SEATTLE, Wash. — Within the first half-hour of opening up her Kent coffee stand on Tuesday morning, a man walked up to the window and placed an order.
The 30-year-old bikini barista turned to her espresso machine to make him a cup. As she tended to the drink, the man climbed into Hottie Shots Espresso.
"Oh my god," she said when he lunged toward her. A security camera caught the horrifying moment as the man cornered the her, shouting demands.
Watch video below; scroll down to keep reading.
He started to drag the barista to the window, and she tried to stall him by dragging her body weight. But he still managed to push her outside -- forcing her into a dark alley near the stand.
The barista tried to fight back as he brutally hit her in an attempted rape, and he finally took off when the headlights from another customer became visible in the drive-thru. The woman ran back to her stand with bruises and scratches to call 911.
"She is one strong woman," a co-worker told KIRO 7. "We've been robbed a couple times as well ... If somebody ever wants something in here, we assume it's the money. This was much more terrifying."
Kent police arrested Michael Reynolds, 33, on Wednesday from a furniture warehouse, where he worked.
He was released from prison in September last year after serving a decade for robbery and burglary.
Police made it a priority to get him off the streets before he attacked someone else. While he's now in custody, the community is still reeling from the unnerving images caught on camera.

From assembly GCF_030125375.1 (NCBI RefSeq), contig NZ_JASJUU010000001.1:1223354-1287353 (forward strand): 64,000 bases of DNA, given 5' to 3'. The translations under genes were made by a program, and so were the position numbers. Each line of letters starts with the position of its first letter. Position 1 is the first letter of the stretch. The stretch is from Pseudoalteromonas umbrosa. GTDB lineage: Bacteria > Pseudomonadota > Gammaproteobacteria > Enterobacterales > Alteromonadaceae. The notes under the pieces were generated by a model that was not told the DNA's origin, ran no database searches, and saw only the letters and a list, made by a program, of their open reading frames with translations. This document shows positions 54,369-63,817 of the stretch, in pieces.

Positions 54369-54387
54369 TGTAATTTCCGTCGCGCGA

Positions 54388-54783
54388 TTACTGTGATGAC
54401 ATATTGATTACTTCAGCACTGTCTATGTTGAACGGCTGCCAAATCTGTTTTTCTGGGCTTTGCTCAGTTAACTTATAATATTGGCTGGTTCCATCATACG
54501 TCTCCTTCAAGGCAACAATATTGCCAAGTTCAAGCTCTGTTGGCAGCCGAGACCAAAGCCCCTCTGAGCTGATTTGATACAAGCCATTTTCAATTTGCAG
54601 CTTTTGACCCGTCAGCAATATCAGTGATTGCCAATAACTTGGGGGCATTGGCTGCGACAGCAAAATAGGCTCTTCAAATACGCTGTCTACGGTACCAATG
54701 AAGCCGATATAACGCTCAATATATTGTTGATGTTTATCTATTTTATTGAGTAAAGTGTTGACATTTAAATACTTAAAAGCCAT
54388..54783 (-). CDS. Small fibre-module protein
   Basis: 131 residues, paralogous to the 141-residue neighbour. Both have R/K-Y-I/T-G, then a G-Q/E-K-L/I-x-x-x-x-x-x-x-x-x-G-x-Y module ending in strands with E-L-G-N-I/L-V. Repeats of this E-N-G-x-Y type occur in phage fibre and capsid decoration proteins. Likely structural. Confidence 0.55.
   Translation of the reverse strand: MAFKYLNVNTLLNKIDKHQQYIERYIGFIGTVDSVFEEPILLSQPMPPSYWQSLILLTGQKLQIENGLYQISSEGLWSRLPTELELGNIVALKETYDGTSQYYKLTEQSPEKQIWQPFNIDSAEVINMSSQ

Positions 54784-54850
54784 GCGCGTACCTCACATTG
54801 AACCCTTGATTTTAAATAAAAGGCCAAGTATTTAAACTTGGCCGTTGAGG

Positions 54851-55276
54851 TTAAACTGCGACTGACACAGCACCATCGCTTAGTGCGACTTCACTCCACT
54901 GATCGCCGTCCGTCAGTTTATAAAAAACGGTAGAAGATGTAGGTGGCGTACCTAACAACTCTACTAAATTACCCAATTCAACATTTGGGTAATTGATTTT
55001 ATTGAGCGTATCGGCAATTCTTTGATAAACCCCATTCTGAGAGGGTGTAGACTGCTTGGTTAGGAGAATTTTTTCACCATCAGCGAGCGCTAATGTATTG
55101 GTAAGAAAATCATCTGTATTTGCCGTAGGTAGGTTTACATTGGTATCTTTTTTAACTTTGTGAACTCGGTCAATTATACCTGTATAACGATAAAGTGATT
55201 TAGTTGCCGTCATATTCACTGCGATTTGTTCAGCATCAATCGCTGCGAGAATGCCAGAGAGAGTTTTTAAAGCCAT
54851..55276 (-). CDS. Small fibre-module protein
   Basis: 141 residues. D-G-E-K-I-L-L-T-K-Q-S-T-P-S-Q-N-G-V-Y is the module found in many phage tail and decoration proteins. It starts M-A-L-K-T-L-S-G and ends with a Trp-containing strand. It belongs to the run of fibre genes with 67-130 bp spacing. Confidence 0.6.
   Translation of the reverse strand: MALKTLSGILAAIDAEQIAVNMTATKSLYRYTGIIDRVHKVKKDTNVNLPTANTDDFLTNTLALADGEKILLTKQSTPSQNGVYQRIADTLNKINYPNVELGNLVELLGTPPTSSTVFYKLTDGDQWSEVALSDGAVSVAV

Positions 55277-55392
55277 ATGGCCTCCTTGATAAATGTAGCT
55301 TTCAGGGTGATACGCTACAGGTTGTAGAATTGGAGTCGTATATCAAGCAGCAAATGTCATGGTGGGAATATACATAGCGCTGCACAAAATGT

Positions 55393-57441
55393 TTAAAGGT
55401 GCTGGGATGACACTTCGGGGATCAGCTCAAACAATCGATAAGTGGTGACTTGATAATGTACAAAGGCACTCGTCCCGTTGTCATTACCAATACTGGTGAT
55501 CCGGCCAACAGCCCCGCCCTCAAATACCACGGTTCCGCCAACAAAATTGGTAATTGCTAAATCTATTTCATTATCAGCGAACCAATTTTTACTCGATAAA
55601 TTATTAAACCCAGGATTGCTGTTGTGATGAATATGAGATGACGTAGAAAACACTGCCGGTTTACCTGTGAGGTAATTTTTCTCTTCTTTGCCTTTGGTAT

"The video is shocking, to be quite honest," said Detective Melanie Robinson. "To hear her reaction, it's alarming. But somebody's going to know who this guy is. He's a coward if you asked me. Preying on vulnerable women such as this, he's nothing more than a coward."
Dozens of coffee stands with scantily-clad baristas dot the northwest and have dripped with controversy since opening in the 1990s. Recently in Everett, the city council considered ordinances cracking down on the businesses -- mostly focusing on making the coffee makers wear more clothes.
The Everett city attorney told KIRO 7 the ordinances were not about placating people who are offended by women wearing bikinis in coffee stands.Instead it's an effort to eliminate prostitution and other illegal activities that the city claims are common at some stands.
A group of baristas and a coffee chain owner filed a lawsuit last year, claiming the city's regulations violated their civil rights, including freedom of expression. A federal judge ruled in favor of that lawsuit, which is now on hold as the city appeals the judge's decision.
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